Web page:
The data in H9c2 cells showed that asprosin can protect cells from hypoxic injury. This result is consistent with that the higher asprosin concentrations are associated with better outcomes in DCM patients. However, we reasoned that there are still three questions remained to be answered in the future study. First, what is the asprosin receptor in the cardiomyocytes? The previous study has shown that OLFR734 is an asprosin receptor in the liver. Our data showed that Olfr734 mRNA in the hearts of wild-type mice is significantly lower than the mRNA in the white fat tissues (0.13 ± 0.03 vs. 1 ± 0.05, heart vs. white fat, P < 0.05). Moreover, Olfr734 knockout does not completely abolish the asprosin-stimulated effect on glucose production [21]. These observations suggest that asprosin may have other receptors in different tissues and asprosin may have functions other than glucose homeostasis in cardiomyocytes.

In the H9c2 cardiomyoblast experiments, cells treated with asprosin without hypoxia showed no significant mitochondrial function changes. Instead, cells under hypoxia injury with impaired mitochondrial respiration exhibited a significant recovery of the mitochondrial function after asprosin treatment. This data suggests that asprosin function in H9c2 is hypoxia driven and may only initiate downstream cascades after cells experience hypoxia or ischemic injury. This is similar to the autophagy machinery in the cells. Hypoxia significantly induces autophagy functions in cardiomyocytes and protects cells from hypoxia while cardiomyocytes without hypoxia exhibit minimal autophagy induction [30, 31]. It is not known whether asprosin will activate autophagy flux and future study will be needed.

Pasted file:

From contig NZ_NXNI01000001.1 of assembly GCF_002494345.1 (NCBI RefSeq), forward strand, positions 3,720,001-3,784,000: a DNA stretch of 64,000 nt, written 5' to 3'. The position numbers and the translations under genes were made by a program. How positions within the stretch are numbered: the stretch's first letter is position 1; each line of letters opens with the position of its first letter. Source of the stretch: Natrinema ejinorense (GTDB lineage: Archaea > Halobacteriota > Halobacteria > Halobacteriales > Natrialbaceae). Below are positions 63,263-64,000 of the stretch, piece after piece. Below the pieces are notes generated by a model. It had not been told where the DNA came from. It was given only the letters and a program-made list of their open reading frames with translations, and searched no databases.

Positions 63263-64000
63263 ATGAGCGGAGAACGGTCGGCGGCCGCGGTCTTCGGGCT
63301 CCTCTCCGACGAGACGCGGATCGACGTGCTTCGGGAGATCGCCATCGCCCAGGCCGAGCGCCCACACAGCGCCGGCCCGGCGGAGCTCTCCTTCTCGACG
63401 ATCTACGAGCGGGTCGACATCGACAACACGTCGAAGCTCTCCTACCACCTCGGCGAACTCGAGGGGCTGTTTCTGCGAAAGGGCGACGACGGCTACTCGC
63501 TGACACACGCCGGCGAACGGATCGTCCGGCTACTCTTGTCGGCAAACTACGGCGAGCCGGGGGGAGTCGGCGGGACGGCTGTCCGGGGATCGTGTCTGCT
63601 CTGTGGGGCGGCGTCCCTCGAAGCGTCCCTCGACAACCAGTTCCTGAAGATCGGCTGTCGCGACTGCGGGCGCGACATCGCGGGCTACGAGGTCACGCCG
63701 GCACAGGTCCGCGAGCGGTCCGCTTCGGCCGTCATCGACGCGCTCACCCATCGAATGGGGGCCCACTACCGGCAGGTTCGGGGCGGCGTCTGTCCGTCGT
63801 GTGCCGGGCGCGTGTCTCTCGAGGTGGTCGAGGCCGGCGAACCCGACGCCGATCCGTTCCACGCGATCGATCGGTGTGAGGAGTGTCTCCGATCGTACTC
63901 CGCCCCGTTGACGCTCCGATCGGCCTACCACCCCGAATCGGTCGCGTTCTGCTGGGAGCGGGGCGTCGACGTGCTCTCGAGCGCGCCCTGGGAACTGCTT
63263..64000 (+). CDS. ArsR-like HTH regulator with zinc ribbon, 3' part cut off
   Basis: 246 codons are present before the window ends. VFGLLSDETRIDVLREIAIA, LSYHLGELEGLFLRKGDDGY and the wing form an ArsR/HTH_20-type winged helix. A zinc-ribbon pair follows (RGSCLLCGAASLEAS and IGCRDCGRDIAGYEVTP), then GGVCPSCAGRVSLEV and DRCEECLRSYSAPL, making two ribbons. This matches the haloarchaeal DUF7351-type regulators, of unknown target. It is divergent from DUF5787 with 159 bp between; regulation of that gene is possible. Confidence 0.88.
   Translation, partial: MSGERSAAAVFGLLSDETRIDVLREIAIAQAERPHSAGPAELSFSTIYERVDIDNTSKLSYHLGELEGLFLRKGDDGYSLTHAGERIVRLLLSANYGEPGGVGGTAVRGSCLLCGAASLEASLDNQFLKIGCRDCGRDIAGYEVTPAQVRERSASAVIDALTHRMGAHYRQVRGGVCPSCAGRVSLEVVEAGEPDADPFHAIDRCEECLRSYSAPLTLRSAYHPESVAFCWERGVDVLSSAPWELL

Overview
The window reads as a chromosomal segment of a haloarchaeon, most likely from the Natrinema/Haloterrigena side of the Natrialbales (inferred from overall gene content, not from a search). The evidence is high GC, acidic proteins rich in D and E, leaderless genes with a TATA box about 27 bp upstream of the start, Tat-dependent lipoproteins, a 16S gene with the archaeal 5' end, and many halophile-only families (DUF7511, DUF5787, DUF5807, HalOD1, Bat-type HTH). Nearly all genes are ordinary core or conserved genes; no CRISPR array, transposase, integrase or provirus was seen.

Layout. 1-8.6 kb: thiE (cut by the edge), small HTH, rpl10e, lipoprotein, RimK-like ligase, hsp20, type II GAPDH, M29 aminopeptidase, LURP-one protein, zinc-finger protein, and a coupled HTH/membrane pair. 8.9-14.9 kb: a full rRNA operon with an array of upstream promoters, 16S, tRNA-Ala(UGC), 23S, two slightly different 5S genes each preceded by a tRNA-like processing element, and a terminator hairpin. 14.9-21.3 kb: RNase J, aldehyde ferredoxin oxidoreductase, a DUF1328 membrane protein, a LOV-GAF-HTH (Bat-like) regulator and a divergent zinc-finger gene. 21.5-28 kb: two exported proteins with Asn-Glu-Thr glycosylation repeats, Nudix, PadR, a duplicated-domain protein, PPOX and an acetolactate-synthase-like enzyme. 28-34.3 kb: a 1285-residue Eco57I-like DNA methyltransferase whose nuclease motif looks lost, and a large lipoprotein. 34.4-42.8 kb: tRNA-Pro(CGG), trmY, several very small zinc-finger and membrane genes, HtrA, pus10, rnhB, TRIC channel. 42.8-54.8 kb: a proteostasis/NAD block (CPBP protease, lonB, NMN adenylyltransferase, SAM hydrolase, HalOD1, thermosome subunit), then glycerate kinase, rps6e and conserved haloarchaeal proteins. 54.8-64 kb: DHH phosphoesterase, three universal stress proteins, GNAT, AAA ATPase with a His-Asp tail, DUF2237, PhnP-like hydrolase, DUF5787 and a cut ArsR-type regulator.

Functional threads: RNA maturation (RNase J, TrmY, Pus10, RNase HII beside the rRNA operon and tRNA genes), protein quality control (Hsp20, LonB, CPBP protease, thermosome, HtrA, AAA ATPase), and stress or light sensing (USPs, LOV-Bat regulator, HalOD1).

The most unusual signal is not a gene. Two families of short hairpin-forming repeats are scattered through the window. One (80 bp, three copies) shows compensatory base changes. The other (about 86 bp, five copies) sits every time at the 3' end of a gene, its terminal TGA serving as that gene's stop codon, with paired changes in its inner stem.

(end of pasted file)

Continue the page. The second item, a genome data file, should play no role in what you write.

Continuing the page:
The function of asprosin is currently unclear except for its glucogenic effects in hepatic cells [18] and orexigenic stimulation in the brain [17]. In failing heart, energy utilization and substrates expenditure are shifting from fatty acid to glucose, lactate, and ketone bodies [32]. This energy substrates switch makes energy production more efficient with 30% more ATP production by carbohydrate oxidation [33]. It is possible that asprosin also has glucogenic effects in cardiomyocytes and provides a beneficial adaptive mechanism for efficient energy production. Further studies will be needed to explore these mechanisms.


Our clinical studies were performed in a prospective manner with DCM patients in a single medical center. In this DCM cohort study, we did not include a control healthy group. Because our enrollment criteria included the confirmation from cardiac catheterization of normal coronary arteries, we have a smaller number of DCM patient cohort. The small cohort might limit the statistic power and the interpretation of study results. Besides, although we have avoided the possible confounding factors from heterogeneous etiologies and different phenotypes of HF patients with an enrollment of only DCM patients, the findings of our results could not directly apply to patients with other etiologies of heart failure. Future clinical studies with a larger number with a full spectrum of HF patients will be needed. Moreover, we only performed H9c2 cardiomyoblasts studies in vitro to test the mechanisms of asprosin. In vivo animal studies are also required to reconfirm our findings. However, we believe that the DCM cohort provides us with clear clinical observations without the complex confounding factors in heart failure patients of many different etiologies. Moreover, our cardiomyoblast studies in vitro provide direct evidence that asprosin exerts significant effects in the cardiovascular field.